Arab Candidate for Premier Wounded During Protest over House Demolition

Tensions among Israeli Arabs are running high after the first member of their community to run for prime minister was wounded by Israeli police during a demonstration near Tel Aviv.

Legislator Azmi Beshara, who dropped out of the race two days before the May 17 elections, was wounded lightly in the shoulder on Monday by a rubber bullet.

Seven other Israeli Arabs were also wounded when Arab stone-throwers in the city of Lod protested the demolition of an Arab-owned home that police said was built without a permit.

The tensions are coming amid growing frustration within the Arab population over Premier-elect Ehud Barak’s apparent unwillingness to hold coalition talks with any of the Knesset’s 10 Arab members.

Beshara, who was hospitalized for the wound, later claimed that the police had shot him deliberately, even after identifying him as a Knesset member.

Internal Security Minister Avigdor Kahalani blamed the Arab demonstrators for the violence, claiming that the police reacted in self-defense after the Arab protesters had pelted them with rocks.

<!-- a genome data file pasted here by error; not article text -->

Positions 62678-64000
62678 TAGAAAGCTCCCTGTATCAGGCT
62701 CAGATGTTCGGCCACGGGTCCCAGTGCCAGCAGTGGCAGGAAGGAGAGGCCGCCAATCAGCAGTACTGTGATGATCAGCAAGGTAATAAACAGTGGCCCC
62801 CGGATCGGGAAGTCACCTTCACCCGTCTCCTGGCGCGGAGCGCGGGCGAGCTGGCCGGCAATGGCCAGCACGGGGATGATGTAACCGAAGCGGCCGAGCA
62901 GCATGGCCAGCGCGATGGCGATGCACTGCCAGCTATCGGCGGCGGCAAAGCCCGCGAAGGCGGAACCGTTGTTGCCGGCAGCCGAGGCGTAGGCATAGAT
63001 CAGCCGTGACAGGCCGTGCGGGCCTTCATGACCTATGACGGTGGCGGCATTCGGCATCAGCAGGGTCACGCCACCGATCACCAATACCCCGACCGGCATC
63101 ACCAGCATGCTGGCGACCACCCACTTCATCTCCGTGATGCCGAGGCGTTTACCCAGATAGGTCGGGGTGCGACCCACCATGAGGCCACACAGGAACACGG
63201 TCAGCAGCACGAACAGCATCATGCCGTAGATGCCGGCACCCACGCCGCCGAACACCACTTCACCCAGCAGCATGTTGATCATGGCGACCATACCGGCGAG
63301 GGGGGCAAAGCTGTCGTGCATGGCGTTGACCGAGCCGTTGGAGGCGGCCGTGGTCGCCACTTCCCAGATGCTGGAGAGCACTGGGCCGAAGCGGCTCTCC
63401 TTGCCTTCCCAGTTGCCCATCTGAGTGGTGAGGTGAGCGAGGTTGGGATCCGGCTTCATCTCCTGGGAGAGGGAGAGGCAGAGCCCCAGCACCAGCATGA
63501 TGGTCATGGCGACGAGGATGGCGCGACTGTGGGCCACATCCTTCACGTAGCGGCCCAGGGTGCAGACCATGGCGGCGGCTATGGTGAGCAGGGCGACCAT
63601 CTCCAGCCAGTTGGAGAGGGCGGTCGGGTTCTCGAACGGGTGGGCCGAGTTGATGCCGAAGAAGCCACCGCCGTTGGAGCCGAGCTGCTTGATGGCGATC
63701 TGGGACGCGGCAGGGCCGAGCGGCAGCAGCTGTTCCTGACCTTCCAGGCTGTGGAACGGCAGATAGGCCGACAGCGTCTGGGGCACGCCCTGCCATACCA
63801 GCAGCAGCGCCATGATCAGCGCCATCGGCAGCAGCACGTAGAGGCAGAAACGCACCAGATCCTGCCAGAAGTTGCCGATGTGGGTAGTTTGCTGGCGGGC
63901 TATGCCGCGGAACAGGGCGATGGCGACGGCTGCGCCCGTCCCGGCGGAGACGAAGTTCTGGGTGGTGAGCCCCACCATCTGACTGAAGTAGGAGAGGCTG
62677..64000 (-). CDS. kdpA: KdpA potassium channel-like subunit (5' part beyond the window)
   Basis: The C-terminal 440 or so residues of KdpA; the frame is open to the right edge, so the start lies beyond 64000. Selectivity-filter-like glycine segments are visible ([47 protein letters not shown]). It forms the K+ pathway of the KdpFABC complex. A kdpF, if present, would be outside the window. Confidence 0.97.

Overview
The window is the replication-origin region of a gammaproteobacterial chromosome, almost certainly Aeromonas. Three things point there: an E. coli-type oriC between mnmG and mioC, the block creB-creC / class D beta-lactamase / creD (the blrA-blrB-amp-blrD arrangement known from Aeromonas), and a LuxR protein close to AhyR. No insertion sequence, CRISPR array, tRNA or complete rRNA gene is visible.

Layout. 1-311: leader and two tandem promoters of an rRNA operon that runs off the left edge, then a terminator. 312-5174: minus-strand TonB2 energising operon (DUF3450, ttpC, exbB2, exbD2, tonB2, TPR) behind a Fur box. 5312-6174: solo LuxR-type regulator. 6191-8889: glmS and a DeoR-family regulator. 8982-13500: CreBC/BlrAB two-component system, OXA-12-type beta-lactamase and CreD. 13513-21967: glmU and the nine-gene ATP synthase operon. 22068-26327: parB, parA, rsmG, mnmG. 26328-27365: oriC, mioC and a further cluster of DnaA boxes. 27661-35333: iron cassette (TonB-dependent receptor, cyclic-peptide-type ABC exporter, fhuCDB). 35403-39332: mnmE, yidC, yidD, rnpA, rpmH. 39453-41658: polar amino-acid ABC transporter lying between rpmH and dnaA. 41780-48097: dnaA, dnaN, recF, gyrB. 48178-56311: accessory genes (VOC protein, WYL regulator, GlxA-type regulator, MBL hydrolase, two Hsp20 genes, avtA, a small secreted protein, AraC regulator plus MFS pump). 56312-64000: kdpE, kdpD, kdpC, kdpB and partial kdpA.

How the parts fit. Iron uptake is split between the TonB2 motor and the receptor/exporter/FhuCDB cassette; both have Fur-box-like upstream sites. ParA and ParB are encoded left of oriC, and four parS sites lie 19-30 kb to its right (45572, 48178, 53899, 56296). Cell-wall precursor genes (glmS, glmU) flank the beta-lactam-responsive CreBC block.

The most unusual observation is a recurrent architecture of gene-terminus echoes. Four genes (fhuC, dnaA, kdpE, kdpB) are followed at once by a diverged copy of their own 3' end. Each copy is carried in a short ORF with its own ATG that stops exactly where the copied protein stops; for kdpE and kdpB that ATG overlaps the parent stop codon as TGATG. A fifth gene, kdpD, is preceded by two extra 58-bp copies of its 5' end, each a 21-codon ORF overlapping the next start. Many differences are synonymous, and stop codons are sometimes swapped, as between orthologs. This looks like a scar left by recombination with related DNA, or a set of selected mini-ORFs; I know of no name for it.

A day earlier, another Israeli Arab legislator, Mohammed Baraka, was also lightly wounded when police used force to disperse a demonstration of Arab cucumber-growers near the northern town of Tamra.

Reacting to the incident in Lod, the National Steering Committee of Israel’s Arabs held an emergency session in a protest tent set up on the site of the demolished house.

The group charged that the police would have responded differently if the protesters had been Jews.

In an effort to dampen tensions, former Prime Minister Shimon Peres visited Lod on Tuesday and convinced Mayor Pinhas Idan to suspend the demolitions until a new government is established.

Also on Tuesday, the Knesset held a stormy debate about the demolitions.

Peres, who is serving as temporary speaker of the Parliament, told legislators he would propose the formation of a government committee to review each building that was allegedly built without a permit.

But his suggestion failed to calm Arab legislators, who protested loudly against what they described as police violence.

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